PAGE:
Dace Purena (Latvia). Reflection Group and Existential View of a Psychotherapist’s Ways of Being
Reflection group is a group of existential supervision that holds in its focus of attention a psychotherapist’s identity, ways of being in the world and in relationships with clients.
History and primary concept. A group of existential supervision (a reflection group) was conceived five years ago. The idea for creating the group grew out of a workshop conducted in Birštonas by Simon du Plock, where he gave the group an opportunity to study more deeply, by means of self-reflection, the question of how we became psychotherapists. A primary understanding of the group’s tasks was not to obtain concrete clear-cut answers to questions about oneself as a psychotherapist but to study, discover and generate further questions, ever deeper and related to aspects of being with clients. Such exploration helped to achieve the goal of the group – to improve the quality of being in therapeutic relationships, but also proved efficient in overcoming professional fatigue.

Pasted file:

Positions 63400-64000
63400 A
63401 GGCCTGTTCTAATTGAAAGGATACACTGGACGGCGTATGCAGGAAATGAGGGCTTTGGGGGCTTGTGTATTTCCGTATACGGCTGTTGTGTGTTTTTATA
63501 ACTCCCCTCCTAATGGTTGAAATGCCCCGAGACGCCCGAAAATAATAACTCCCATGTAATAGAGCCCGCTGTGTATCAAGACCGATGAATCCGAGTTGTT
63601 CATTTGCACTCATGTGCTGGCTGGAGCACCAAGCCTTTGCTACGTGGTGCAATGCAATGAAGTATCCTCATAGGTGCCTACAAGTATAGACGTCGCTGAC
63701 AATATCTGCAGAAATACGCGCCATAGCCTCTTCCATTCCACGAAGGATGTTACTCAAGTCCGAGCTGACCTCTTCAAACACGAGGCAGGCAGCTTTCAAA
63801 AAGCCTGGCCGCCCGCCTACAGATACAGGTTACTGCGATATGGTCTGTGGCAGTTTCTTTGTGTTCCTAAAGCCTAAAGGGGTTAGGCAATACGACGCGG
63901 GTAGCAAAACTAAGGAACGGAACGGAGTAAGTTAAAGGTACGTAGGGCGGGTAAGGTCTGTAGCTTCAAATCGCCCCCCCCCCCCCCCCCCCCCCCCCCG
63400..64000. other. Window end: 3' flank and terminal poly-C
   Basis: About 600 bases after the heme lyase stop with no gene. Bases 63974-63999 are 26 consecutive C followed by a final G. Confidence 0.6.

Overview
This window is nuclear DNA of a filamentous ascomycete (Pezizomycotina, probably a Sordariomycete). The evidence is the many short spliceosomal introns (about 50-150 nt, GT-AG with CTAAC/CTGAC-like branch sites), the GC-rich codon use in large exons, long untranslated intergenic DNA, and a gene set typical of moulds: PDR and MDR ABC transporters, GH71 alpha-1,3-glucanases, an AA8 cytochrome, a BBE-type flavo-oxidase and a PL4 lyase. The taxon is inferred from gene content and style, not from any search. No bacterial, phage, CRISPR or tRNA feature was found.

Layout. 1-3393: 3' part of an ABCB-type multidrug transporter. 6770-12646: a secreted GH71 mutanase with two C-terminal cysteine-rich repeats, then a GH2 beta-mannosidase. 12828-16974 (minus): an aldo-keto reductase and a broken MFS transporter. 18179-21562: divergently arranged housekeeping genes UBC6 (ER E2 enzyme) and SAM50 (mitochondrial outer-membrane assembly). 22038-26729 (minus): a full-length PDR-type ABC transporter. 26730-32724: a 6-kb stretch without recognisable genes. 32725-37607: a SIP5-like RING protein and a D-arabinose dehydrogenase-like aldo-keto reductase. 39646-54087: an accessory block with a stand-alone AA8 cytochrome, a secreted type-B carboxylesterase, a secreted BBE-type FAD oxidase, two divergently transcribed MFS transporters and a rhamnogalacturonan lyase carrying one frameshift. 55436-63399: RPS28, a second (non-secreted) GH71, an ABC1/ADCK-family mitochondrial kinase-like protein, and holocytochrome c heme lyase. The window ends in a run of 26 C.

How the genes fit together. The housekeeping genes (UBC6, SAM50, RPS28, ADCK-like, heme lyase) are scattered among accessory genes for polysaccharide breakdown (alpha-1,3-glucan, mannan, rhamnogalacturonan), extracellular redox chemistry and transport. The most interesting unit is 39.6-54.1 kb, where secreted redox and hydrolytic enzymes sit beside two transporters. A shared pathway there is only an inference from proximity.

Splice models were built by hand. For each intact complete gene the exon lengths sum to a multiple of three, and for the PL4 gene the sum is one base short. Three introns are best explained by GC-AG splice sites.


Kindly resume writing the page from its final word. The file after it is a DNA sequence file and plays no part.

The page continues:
Currently, the main goals of the group remain the same as in the beginning, but the range of issues related to the sense of self-identity of psychotherapist has widened and deepened considerably.
At the moment, the work of the group continues for four years. The participants include psychotherapists from various schools with at least five years of practice, since real awareness of the issue of ‘myself in psychotherapy’ is possible only with sufficient knowledge of oneself and considerable experience. This helps to stay focused on the chosen issue without deviating towards therapy or the client.
All members of the group have high self-reflection, continuous practice and a desire for continuous professional growth, including deepening their understanding of professional identity in their relations with clients. Participants attend at least for one year , and this year there are 7 participants meeting once a month.